Toward a New Foreign Policy

Key Recommendations

- WTO policies require a radical review if developing countries are to be assured better growth prospects. The needs of the weakest members must be prioritized ahead of the wishes of the largest trading powers.

- The governance and decisionmaking structure of the WTO must be changed to ensure that developing countries can exercise power.

- The power of the WTO should be narrowed, rather than broadened, to ensure countries flexibility in crafting their economic policies.

The U.S. negotiating agenda at the WTO, particularly with respect to its impact on developing countries, needs a major overhaul. A serious review of U.S. foreign trade policy should include the following considerations:

Development, not just increased international trade, must become a priority of the WTO. Its rules must serve countries' development needs rather than ensuring economic growth for some members at the expense of others. The voices and needs of the weakest members should be prioritized ahead of the wishes of the largest trading powers.

The reform proposals advocated by developing countries must be taken seriously. At Seattle and beyond, the U.S. should revise its negotiating agenda in the following ways:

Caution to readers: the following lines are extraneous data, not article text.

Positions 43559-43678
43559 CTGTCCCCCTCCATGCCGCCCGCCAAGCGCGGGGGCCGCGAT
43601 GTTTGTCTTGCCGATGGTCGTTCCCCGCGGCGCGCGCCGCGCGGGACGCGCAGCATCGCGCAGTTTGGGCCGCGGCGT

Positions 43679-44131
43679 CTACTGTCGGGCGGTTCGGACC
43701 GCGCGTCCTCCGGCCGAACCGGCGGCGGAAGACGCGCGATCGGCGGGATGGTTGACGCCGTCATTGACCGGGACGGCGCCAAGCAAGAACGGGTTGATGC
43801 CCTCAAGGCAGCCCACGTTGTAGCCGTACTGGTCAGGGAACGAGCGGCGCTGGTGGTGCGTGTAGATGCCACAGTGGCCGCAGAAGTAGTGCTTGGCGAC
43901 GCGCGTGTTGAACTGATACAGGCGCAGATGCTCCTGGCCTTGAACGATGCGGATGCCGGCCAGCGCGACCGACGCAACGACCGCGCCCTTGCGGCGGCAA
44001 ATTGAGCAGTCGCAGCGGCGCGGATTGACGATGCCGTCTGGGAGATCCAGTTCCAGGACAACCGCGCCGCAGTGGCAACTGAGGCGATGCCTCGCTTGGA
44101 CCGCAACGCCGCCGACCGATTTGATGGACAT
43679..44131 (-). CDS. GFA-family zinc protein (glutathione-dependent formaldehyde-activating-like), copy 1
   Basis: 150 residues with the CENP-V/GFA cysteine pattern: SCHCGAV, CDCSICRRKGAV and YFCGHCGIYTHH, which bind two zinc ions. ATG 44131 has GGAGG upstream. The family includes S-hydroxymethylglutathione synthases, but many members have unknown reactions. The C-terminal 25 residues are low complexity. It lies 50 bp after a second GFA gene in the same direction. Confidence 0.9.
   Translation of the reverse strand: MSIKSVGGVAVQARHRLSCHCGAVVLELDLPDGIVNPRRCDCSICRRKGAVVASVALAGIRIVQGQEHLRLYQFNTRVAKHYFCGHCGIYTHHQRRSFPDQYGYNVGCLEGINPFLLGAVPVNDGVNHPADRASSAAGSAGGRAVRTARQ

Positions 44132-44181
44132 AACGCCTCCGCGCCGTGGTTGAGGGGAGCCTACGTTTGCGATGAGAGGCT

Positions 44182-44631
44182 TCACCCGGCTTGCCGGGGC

- There should be a thorough development audit of the impact of all the Uruguay Round agreements on all countries. Unless there is good reason to believe that a new round will foster sustainable and equitable development among the developing nations, particularly among the poorest, there should not be a new round of negotiations.

- Implementation issues must be put atop the WTO agenda. These issues must include a review of and moratorium on the TRIPS agreement, which has erected barriers to the acquisition of new technology and knowledge, threatens the ability of communities to conserve and sustainably use their biological diversity, and hobbles the health care system in developing countries by increasing the costs of basic pharmaceuticals.

- The Trade-Related Investment Measures (TRIMS) agreement, which prohibits countries from imposing local content requirements that obligate foreign investors to use a certain percentage of domestically produced inputs, must be amended so that countries will have the freedom to enact policies needed to strengthen local industries.

- There should not be undue pressure on developing countries to open up their service sectors, as in the financial services negotiations. At present, developed countries have not made any significant efforts to allow the movement of labor in the supply of services. To balance the General Agreement on Trade in Services (GATS), there must be equal treatment regarding movements of both labor and capital so far as they are related to the supply of services.

- The antidumping agreement must be tightened to prevent it from being abused as part of a protectionist response by developed countries when faced with competition from developing country industries.

- Special and differential treatment in the agreements must be made real and not merely cosmetic. Indeed, developing countries should be exempt from certain WTO commitments until there is a level playing field.